iphone 7 headphone
Apple is said to be preparing to drop the ubiquitous 3.5mm headphone jack for the iPhone 7, expected to launch in 2016. GREG BAKER/AFP/Getty Images

Apple may be planning to ditch the headphone jack in the iPhone 7. Following reports in November that the company was gearing up to eliminate the 3.5mm plug, new supply chain reports from Chinese news sites Anzhou and Feng have reaffirmed the claims.

iPhone 7 users, instead of plugging in headphones through the jack, would have to either use wireless headphones or buy a pair of special Lightning headphones. Anzhou states that Apple is developing a set of wireless "EarPods," the brand name for the company's own iPhone earphones.

Lightning headphones are slowly trickling out onto the market, which would make the transition easier for iPhone 7 buyers not prepared to go wireless. Philips' Fidelio M2L is a $299 set of premium over-ear headphones, while Harman's upcoming $159 JBL Reflect Aware earphones will offer noise cancellation.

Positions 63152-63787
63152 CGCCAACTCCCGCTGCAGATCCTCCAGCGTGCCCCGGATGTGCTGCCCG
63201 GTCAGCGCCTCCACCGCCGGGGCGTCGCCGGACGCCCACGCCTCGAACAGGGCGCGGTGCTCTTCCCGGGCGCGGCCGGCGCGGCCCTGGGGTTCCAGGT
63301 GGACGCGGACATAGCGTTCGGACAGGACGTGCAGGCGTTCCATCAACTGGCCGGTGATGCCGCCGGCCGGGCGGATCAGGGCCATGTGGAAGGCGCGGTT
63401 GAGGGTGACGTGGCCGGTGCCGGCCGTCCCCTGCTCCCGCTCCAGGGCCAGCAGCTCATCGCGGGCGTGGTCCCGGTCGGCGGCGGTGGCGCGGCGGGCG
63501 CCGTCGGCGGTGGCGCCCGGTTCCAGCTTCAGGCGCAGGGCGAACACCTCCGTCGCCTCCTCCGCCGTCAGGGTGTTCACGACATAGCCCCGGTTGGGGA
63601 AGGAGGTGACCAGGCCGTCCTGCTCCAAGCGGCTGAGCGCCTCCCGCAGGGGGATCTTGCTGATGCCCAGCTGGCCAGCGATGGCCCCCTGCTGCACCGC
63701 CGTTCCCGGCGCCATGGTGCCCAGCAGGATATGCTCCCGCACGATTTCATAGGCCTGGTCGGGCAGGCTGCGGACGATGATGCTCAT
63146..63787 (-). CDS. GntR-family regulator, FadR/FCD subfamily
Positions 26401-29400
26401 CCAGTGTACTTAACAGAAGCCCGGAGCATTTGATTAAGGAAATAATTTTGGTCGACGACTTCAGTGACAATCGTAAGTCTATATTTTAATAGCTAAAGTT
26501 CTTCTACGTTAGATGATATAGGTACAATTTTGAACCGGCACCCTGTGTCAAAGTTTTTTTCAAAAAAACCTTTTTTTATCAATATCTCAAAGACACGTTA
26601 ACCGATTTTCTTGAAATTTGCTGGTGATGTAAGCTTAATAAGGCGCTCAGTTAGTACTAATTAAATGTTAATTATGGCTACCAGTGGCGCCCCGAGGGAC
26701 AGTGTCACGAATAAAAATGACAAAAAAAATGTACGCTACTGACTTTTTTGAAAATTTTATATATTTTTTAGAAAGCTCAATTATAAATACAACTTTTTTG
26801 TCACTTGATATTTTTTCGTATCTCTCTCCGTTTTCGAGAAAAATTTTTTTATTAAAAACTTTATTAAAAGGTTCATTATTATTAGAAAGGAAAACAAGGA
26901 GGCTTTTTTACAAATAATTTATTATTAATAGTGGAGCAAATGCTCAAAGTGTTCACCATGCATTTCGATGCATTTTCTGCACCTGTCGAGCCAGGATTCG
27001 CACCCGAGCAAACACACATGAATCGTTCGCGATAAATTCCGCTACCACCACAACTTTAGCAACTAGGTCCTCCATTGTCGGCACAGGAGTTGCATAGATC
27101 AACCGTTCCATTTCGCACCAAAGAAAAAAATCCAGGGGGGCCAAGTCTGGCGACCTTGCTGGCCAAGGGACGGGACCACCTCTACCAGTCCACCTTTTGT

It's also possible that Apple offers a Lightning adaptor that brings back the 3.5mm jack to the iPhone 7. It wouldn't be the first time Apple has made a Lightning adaptor. The company developed a Lightning to Micro USB adaptor to comply with European Union regulation, while the company's Lightning to 30-pin Dock Connector eased the transition for those who had older hardware designed for the iPhone's older charging port.

However, the Feng source states that Apple expects customers to move towards wireless. Apple did something similar with the Apple Watch: the smartwatch can store music and play via Bluetooth headphones, but lacks a 3.5mm jack. Customers buying wireless headphones would have the added benefit of being able to use them with an Apple Watch.

Apple in the past has pulled the plug on a much-loved technology. The original iMac drew criticism when it first launched in 1998, ditching the floppy drive and depending on then-new USB ports for connectivity. While today USB is ubiquitous and floppy disks are a distant memory, at the time it was seen as a bold move.